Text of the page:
Raynaud’s syndrome is a rare condition characterized by the narrowing of peripheral blood vessels in response to cold temperature, stress, or hormones.
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Prevalence of Raynaud’s syndrome
Raynaud’s syndrome is a rare disorder, affecting 3-5% of people worldwide. It is categorized into two forms: primary and secondary Raynaud’s syndromes. The primary form occurs in the absence of any underlying disease and accounts for 80-90% of all Raynaud’s syndrome cases. Moreover, its prevalence in men and women is 1-12% and 2-20%, respectively.
Secondary Raynaud’s syndrome occurs because of an underlying disorder. About 14-37% of patients with the primary form eventually develop the secondary form. Nearly 99% of them are also prone to develop autoimmune diseases, such as systemic sclerosis.
What are the symptoms?
Raynaud’s syndrome generally affects the fingers and toes; in some rare cases, it also affects the nose, ears, nipples, and lips. Common signs and symptoms include:
- change in skin color in response to cold or stress
- cold sensation in fingers and toes
- numbness, pain, or prickling sensation in the affected area
- sores on the finger pad (in severe cases)
- rarely, gangrene in the fingers due to complete blockage of the artery
Read more about the symptoms of Raynaud's syndrome.
How is Raynaud’s syndrome diagnosed?
The diagnosis of Raynaud’s syndrome is generally based on the medical history, physical examination, and laboratory test results. Diagnostic tests that are performed to confirm the disease include:
Cold stimulation test
In this test, fingers are first exposed to cold and a device is used to check how long they take to regain normal temperature after the removal of the cold stimulus. In the presence of Raynaud’s syndrome, more than 20 minutes is required to regain the normal temperature.
Nail fold capillaroscopy
This test involves putting a drop of oil at the base of the fingernail and looking for abnormal blood vessels under a microscope.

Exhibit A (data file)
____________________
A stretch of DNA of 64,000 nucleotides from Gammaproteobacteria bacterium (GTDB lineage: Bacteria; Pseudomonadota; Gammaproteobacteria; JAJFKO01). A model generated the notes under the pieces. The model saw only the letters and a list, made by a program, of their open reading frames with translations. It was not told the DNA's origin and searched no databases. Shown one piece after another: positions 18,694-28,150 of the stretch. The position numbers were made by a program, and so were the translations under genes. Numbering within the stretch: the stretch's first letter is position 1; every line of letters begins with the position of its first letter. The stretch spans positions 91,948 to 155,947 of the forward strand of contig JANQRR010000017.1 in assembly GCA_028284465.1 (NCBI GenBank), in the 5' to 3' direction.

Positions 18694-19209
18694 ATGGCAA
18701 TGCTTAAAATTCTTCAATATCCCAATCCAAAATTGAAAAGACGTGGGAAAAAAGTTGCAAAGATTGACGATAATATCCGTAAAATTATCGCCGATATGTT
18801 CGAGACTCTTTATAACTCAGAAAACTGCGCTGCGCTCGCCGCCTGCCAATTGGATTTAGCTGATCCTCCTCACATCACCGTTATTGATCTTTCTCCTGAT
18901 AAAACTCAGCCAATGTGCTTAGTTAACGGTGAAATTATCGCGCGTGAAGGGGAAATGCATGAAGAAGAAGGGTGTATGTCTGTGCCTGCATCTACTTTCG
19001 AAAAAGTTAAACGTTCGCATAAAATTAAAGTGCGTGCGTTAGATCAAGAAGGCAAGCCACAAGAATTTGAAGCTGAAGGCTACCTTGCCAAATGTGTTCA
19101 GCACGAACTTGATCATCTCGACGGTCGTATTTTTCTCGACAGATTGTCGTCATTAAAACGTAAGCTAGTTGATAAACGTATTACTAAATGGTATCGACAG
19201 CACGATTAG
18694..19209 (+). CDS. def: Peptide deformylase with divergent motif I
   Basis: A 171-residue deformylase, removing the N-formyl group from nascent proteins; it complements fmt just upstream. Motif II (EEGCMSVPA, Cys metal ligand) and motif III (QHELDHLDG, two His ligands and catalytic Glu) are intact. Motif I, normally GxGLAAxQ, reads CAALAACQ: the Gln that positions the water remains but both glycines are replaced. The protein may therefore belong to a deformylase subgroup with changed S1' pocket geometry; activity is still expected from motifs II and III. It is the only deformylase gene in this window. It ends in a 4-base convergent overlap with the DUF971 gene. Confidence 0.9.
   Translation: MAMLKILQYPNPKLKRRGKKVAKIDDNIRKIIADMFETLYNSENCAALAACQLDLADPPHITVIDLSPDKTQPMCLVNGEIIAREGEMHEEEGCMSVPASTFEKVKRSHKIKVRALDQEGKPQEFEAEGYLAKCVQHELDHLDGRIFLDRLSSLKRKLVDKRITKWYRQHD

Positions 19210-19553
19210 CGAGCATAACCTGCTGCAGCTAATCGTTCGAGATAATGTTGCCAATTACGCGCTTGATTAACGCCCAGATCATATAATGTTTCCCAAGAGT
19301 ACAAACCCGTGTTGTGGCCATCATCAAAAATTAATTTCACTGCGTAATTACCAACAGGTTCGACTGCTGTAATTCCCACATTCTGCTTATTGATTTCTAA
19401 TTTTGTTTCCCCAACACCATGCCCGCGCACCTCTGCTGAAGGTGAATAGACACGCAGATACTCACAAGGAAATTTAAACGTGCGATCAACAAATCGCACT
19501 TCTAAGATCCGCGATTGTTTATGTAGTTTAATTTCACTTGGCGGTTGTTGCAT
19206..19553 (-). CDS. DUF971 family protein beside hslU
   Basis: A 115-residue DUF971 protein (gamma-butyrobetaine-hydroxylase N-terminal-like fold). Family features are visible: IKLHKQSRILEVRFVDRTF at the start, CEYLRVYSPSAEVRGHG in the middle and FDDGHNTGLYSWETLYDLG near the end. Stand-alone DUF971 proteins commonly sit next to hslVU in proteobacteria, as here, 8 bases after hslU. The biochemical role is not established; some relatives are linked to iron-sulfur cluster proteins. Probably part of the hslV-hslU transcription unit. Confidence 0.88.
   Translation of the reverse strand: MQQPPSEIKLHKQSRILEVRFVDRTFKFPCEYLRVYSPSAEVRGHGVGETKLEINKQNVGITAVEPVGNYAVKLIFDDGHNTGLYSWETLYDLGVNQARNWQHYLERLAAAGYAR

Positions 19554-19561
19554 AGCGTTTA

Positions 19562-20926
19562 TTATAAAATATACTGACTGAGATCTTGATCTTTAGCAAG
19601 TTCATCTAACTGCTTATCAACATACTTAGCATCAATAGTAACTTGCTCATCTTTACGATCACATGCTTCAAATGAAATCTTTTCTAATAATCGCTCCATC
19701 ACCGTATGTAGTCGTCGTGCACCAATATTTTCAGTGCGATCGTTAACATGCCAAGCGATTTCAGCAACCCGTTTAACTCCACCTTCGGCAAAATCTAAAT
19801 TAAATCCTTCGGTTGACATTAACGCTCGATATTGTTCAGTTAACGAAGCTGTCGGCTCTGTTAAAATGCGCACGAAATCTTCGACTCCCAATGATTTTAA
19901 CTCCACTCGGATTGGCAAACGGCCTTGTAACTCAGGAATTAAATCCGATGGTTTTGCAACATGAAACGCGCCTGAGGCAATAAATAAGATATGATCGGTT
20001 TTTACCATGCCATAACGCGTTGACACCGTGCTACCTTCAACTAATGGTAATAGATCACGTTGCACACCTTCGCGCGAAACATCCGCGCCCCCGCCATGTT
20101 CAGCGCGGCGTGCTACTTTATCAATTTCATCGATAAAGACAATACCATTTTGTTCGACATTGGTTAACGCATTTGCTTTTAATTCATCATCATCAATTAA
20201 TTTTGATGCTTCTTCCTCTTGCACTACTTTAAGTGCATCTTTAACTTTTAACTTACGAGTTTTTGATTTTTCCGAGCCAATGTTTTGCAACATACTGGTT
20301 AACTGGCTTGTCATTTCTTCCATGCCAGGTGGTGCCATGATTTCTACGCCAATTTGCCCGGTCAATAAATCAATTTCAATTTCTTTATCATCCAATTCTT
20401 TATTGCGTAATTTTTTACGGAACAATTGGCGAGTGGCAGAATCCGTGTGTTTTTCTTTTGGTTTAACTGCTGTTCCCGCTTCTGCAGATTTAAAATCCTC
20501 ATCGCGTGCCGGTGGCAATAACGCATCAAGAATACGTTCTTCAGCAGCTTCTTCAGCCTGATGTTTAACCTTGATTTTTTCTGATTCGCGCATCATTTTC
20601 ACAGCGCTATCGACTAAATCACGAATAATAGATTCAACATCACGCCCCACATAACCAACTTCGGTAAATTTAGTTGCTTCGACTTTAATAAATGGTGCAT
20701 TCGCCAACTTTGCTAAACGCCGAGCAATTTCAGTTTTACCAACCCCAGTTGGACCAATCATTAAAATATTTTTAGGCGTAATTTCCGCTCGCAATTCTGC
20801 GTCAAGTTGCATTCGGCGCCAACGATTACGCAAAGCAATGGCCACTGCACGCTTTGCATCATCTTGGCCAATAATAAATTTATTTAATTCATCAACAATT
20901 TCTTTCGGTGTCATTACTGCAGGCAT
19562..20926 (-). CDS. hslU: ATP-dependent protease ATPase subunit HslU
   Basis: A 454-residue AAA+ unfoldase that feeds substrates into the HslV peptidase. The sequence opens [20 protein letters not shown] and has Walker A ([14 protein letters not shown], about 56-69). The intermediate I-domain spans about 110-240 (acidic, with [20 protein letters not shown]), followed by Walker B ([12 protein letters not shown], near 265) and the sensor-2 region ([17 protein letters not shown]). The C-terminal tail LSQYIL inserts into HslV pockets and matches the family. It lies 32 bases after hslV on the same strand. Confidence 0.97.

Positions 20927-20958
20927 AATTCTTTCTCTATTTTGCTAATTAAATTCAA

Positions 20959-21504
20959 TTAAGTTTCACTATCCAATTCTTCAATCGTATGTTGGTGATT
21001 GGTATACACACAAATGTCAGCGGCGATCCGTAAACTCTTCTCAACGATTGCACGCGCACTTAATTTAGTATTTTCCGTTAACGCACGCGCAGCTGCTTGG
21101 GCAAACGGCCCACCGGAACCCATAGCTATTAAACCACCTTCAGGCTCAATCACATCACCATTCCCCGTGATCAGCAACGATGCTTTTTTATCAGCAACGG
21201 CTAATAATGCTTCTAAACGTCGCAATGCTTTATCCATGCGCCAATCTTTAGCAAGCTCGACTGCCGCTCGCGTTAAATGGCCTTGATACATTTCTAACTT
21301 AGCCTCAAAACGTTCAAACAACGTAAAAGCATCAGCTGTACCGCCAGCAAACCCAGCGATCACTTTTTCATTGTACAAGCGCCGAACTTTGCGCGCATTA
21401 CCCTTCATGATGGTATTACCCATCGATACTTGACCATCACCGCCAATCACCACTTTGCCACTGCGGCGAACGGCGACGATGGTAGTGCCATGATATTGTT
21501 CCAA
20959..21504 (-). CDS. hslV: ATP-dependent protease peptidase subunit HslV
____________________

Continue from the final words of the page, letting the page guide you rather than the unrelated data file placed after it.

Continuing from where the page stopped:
Antinuclear antibody test
The antinuclear antibody test looks for autoantibodies produced in autoimmune disorders.
Erythrocyte sedimentation rate
This test looks at the rate at which red blood cells settle at the bottom of a tube. A faster rate of settling than normal denotes the presence of an inflammatory or autoimmune disorder.
How is Raynaud’s syndrome treated?
To date, there is no cure for Raynaud’s syndrome. However, proper and timely treatment can significantly reduce the number and severity of attacks. Protecting the skin from cold by wearing gloves, heavy socks, and layered clothes can be very effective in reducing symptoms.
Preventive measures that are generally to alleviate the signs and symptoms of Raynaud's syndrome include:
Avoid smoking, take regular moderate exercise, control the stress level, and avoid locations which are prone to rapid changes in temperature.
Raynaud's syndrome can be managed with medicines that dilate blood vessels, such as calcium channel blockers, alpha blockers, and other vasodilators
In severe cases, surgery is performed to remove specific sympathetic nerves in the hands and feet. Sometimes, chemicals such as local anesthetics are injected to block these nerves. In rare cases, surgery is required to remove damaged tissues or even for amputation of the affected toe or finger.
Stay in warm places, keep the hands and feet warm, massage the fingers and toes, and avoid medicines that could trigger an attack. .